Loopy, Lonely and Lost

Becoming a bad person

Posted on: February 21, 2013

As time goes by, I get worse. I’ve become the kind of person I hate, and I can only see it getting worse. I feel like there’s just a scooped-out hollow where my heart used to be.

Today, I made my mother cry. I made her cry by saying something cold and heartless and bitchy and true. (She asked, “don’t you like me?” and I looked her straight in the eye and, with a small smile, replied “not much”.) Now she’s downstairs sobbing and all I can think is that I hope she quietens down; the noise is disturbing my peace and quiet.

This past week or so, she’s been in hospital. I know I should be ashamed to think this, but I’m not (or at least, not enough): my life was better when she wasn’t here. I got to sit with my dad and brother and watch football and drink beer, and not be told to act differently, because I’m “not ladylike”. I got to express opinions, without being told to shut up. Without being called stupid. I got to eat what I want without her disapproving glares. I got to watch programmes I like, without her talking and crying all the way through them. I got to sing and dance in the house, without being told off for being childish. I got to tell silly stories and jokes, and share snippets of my day, without being snapped at or belittled.

I felt calm. I felt peaceful. I felt relaxed in my own home. And then she came back, and everyone’s treading on eggshells. No-one can say anything without fear of being attacked. One minute she’s cloying and needy, trying to hug me, saying she loves me. The next minute she’s screaming at me to get out of her life.

It’s not that I want her to go back to hospital. I don’t want her to be ill. But it’s a basic fact of my life, it’s undeniable, that when she wasn’t here I felt so much more capable of living my life. I felt comfortable in my own skin, I felt happy, I felt relaxed. I know that one day she’ll probably die and I’ll be so ashamed of this, but it’s true. She makes my life harder. Most of the self-hatred in my head speaks with her voice.

She thinks she is in the right. She thinks everybody is attacking her. She can’t possibly be a bad person, because she’s ill. But I don’t think illness is an excuse for cruelty, is it? (I feel like a hypocrite. Maybe in my head I’m blaming my cruelty on the sharp turn my mood has taken, from elated to prickly and irritable. I think I’d say the same things if my mood was different, but if I accept that my moods are sometimes symptoms – and I meander in and out of that thought – then I suppose I’m in danger of believing that my actions are caused by my moods, and if my moods are symptoms then in some way my actions are justified. I don’t think this is true. I am trying to be honest and consistent and strong. This is easier in some moods than others. But if I regret saying the things I’ve said then I will regret them as my actions. I will take ownership of it. I can’t allow myself to turn into her, explaining every action with “you can’t understand, I’m like this because I’m ill”. Sometimes I feel like this is all my life is: desperately trying to not be her.)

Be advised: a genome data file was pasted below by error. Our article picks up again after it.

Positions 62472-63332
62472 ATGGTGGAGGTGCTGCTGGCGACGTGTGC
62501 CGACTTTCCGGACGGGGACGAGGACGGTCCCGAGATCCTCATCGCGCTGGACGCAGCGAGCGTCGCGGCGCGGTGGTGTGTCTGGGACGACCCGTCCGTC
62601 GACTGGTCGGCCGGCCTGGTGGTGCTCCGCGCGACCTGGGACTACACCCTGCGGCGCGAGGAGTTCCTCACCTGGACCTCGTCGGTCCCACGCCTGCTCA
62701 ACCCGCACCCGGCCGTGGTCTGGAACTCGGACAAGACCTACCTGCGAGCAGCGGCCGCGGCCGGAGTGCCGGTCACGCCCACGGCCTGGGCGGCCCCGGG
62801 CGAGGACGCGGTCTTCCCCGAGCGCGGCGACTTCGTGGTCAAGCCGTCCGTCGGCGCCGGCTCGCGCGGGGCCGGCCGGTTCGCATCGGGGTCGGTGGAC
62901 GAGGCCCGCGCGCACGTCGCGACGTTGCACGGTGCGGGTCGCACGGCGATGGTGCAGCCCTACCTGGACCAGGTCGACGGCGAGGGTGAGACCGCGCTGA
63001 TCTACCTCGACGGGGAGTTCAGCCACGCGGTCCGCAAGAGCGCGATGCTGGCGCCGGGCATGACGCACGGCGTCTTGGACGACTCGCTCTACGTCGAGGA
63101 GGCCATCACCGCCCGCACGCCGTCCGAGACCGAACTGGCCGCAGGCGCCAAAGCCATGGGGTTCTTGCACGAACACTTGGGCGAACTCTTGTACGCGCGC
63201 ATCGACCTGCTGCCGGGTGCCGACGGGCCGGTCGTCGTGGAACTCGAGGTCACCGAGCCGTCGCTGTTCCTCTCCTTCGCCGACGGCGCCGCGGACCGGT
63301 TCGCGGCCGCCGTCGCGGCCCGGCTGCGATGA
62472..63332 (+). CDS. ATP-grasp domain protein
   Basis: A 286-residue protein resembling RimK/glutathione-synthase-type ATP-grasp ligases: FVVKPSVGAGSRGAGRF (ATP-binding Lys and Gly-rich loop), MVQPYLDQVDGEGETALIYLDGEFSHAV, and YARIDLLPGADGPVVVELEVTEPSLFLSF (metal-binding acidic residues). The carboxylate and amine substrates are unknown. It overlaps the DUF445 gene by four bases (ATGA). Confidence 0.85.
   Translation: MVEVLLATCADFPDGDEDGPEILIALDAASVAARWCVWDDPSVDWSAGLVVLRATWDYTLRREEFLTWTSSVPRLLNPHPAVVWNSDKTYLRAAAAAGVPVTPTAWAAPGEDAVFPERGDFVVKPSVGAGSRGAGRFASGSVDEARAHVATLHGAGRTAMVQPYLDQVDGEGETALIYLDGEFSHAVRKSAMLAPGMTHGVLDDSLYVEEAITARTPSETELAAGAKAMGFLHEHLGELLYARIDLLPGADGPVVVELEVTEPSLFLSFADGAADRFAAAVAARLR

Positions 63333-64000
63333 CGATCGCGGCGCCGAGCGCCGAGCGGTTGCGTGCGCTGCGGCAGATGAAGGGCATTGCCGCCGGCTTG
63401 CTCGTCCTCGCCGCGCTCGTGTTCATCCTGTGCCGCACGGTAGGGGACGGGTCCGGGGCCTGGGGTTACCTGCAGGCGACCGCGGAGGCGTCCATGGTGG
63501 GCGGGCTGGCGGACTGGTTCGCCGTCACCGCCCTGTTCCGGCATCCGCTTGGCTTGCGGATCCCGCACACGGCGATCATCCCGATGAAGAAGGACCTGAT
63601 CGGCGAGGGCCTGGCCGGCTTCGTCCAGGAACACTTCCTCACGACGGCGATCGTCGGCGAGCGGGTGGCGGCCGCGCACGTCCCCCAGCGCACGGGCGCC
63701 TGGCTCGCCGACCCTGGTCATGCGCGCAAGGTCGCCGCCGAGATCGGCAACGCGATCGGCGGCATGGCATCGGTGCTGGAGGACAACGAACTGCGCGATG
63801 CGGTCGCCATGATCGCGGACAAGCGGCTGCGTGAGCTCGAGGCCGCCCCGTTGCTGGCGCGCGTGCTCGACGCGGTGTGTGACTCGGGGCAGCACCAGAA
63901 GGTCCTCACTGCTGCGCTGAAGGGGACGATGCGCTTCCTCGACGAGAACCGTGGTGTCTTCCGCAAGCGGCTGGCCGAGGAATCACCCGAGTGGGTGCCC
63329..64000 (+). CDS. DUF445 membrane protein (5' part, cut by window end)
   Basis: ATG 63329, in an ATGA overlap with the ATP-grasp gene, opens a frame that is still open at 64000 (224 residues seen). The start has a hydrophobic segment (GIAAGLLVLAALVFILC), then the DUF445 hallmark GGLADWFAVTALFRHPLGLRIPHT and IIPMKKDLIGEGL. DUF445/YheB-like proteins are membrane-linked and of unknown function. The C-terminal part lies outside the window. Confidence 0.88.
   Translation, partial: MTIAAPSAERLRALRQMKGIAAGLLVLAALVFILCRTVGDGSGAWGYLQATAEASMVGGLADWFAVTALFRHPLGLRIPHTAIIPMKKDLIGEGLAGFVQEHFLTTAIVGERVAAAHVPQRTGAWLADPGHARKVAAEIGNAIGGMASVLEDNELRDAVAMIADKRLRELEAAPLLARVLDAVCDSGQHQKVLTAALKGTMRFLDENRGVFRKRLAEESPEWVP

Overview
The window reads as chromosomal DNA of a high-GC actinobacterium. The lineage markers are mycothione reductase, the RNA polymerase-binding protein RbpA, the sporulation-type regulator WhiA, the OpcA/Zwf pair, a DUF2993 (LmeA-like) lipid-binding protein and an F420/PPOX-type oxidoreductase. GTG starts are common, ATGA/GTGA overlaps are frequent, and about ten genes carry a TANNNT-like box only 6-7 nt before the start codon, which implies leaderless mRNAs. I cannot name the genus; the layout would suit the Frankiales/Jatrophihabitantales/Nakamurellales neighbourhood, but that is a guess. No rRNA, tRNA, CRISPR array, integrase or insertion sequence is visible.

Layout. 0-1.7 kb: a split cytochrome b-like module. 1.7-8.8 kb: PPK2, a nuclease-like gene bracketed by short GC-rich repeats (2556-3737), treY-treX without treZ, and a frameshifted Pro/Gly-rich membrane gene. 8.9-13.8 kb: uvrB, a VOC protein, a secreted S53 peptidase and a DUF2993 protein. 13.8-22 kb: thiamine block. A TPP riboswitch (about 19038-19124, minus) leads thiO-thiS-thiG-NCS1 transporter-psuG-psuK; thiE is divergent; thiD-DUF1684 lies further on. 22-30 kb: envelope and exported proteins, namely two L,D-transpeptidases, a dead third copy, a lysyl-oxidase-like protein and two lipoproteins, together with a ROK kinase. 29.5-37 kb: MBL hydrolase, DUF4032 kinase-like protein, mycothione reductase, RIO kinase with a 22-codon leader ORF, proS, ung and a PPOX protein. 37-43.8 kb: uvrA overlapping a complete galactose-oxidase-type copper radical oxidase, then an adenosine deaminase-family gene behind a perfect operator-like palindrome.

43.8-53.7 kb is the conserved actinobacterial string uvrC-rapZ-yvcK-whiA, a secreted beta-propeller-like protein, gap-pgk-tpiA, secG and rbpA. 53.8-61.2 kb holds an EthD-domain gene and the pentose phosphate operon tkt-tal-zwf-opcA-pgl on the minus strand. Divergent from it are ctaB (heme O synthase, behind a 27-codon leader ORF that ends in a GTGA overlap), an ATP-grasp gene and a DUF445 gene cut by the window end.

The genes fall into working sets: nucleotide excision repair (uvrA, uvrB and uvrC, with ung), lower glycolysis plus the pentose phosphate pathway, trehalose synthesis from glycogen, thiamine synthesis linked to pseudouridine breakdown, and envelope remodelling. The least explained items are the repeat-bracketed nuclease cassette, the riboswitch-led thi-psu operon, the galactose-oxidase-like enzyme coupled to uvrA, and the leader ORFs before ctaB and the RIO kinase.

I feel a little bit worried at my lack of sympathy. I don’t want to be cold and unfeeling. But I’ve had a lifetime of her (her self-obsession, her cruelty, her contradictions), and experience has burnt away much of my kindness and forgiveness. Guilt and responsibility and empathy and a desire to fix everything: these are the things that, I think, contributed to leading me into a very dark place. I’m not made for saving the world. For saving anyone or anything. I’ve become hard and cynical and impatient and uncaring.

I don’t know if I like who I am. But when I think of the alternative (of lying. Of saying, “of course I like you”, of hugging her back. Of changing who I am to please her, of joining in when she cries, of keeping silent when she says the awful things she likes to say in an attempt to make people feel bad), I feel sick.

1 Response to "Becoming a bad person"

I know the feeling.

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My name is Laura. I was once told that I have cyclothymia. This blog is mostly where I write about living as a person with extremes and instability of mood, and the history of a life that led to the development of those symptoms.

I complain a lot, I'm very repetitive, unreliable, and I tend to contradict myself.

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